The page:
More than a hundred volunteers are being sought to help build a huge ceremonial temple that will be burned from a vantage point above the city in the Waterside shortly after St Patrick’s Day.
US artist David Best’s remarkable ‘Temple’ - modelled on his world famous temples at the Burning Man festival in the Nevada desert - promises to be one of “the biggest and most dynamic” arts projects the city has ever seen.
The radical creation, which is being delivered by Lumiere producers Artichoke along with Mr Best and local collaborators, the Waterside Neighbourhood Partnership and the Nerve Centre, will turn traditional associations with bonfire burning in Northern Ireland on their head.
John Peto, Director of Education at the Nerve Centre commented: “‘Temple’ is going to be one of the biggest and most dynamic projects that Derry has ever seen. The chance to get involved in actually building it is something that people will remember proudly for the rest of their lives.”
Jennifer Crook, Producer at Artichoke commented: “The community engagement programme is at the heart of this project and its legacy, and our partners are key to helping us deliver it.
“The Nerve Centre has provided invaluable support for ‘Temple’ right from the start, and we’re excited to be working with them now as the build begins.”
‘Temple’ is a huge construction project and a beautiful and decorative work of art. The towering structure will be built and raised by more than 100 individuals drawn from communities across the city, working together with Mr Best and his crew.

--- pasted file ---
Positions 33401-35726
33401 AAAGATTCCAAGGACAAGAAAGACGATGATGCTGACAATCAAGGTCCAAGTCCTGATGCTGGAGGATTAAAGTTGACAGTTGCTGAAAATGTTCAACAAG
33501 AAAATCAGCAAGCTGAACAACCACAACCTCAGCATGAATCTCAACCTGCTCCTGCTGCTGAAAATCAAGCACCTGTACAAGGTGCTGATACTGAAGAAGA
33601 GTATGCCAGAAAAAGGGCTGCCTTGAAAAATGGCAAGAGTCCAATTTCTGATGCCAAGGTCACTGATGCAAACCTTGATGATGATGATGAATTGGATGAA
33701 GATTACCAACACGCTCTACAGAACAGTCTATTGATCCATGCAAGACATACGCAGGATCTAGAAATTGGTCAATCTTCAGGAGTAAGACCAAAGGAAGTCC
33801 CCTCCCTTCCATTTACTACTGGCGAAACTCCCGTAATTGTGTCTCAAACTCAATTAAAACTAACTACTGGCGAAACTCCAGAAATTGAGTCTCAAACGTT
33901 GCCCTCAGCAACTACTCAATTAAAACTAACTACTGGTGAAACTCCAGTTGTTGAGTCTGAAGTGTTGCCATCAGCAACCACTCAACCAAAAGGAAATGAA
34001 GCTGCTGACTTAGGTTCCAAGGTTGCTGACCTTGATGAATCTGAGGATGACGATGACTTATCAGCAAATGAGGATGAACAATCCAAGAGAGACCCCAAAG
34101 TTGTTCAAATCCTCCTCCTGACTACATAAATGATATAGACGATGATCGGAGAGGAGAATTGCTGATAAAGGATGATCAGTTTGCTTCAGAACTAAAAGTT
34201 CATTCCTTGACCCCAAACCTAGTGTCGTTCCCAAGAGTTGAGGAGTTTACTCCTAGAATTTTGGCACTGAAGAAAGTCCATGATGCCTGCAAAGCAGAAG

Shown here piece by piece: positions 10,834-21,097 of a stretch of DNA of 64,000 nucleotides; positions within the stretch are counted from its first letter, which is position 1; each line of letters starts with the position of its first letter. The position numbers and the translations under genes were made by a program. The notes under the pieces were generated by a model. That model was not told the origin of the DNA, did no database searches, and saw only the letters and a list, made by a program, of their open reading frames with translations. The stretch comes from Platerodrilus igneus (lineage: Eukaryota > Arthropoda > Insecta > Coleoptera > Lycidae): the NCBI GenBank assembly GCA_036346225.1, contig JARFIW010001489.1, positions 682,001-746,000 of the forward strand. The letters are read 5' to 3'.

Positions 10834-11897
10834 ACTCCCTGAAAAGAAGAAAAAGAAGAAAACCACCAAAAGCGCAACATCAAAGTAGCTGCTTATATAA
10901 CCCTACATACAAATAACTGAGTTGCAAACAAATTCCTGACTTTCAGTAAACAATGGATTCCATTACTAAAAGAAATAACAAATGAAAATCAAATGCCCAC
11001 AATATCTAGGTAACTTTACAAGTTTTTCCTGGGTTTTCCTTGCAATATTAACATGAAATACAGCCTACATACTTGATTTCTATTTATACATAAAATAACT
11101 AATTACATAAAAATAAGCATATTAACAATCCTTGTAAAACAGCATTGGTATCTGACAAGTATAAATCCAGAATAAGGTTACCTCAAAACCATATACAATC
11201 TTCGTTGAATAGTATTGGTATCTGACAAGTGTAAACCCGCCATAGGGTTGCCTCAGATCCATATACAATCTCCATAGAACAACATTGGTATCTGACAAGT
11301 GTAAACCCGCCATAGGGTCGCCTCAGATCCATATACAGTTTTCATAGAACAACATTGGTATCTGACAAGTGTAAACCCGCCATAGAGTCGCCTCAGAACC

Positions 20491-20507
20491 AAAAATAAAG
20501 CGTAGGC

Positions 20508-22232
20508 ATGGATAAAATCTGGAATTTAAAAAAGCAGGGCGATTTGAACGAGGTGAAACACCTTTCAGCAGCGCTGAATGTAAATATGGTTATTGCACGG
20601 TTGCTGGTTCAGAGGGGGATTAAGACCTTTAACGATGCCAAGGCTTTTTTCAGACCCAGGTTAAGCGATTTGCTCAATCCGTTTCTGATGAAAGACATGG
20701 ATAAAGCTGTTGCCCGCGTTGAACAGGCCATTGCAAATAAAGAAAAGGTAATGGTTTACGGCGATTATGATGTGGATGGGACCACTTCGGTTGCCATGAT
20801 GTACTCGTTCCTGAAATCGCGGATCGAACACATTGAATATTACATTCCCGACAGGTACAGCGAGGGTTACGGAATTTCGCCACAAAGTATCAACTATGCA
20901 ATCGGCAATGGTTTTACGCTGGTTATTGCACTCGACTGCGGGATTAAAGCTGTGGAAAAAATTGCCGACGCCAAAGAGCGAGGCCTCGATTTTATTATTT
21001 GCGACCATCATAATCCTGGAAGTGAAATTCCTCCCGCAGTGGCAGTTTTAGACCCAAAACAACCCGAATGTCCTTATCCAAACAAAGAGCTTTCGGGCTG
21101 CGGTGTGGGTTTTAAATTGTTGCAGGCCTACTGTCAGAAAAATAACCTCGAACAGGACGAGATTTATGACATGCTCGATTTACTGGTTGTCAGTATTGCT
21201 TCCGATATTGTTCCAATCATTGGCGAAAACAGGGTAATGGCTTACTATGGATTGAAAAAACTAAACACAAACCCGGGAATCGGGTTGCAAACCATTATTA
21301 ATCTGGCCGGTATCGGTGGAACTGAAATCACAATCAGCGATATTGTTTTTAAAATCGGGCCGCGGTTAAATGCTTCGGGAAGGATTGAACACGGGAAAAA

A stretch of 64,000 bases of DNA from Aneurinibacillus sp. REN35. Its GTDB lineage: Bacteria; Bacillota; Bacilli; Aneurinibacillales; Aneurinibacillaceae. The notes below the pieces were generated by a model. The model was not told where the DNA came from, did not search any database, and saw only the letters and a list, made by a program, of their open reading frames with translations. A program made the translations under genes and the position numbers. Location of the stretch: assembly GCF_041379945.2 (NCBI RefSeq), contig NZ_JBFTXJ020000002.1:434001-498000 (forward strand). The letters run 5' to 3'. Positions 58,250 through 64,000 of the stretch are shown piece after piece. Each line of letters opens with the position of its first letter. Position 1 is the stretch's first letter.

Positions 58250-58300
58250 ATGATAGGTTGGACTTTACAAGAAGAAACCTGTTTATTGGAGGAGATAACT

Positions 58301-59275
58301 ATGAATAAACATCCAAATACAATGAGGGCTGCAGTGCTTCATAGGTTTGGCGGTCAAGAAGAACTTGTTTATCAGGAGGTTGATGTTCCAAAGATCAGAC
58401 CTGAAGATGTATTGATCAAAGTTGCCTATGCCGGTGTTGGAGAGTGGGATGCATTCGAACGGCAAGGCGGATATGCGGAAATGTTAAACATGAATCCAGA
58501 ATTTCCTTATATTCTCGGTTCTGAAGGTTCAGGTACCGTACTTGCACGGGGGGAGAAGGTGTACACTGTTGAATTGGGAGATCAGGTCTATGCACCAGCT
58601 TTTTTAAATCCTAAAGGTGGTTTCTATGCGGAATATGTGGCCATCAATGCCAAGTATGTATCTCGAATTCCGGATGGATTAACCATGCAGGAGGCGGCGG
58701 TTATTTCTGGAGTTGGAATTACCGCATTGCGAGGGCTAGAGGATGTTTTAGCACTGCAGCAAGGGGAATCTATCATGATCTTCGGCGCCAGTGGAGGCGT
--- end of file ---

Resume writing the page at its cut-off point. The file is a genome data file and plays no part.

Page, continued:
So lots of opportunities are still available for local people to get involved.
There will be apprentice, back-to-work and voluntary training opportunities, including up to 40 onsite placements as part of a work experience scheme. Further training will take place in local schools with students as part of their ICT classes.
The first round of a training scheme for the design phase of the project took place recently.
Up to 20 young people will be able to access design technology training through FabLab at the Nerve Centre, supported by the Community Relations Council and the Community Foundation for Northern Ireland through the Acorn Fund.
Trainees will work towards an Open College Network Level 1 qualification in Digital Fabrication and will gain experience in designing individual panels for Temple as part of the finished artwork.
Places are still available on the second course at FabLab, which begins on Monday 9th February. For further information contact firstname.lastname@example.org.
Mr Peto said: “To do that, and actually learn some real digital skills at the same, is a great opportunity to both take part in something truly amazing and train for the digital economy. Don’t miss out.”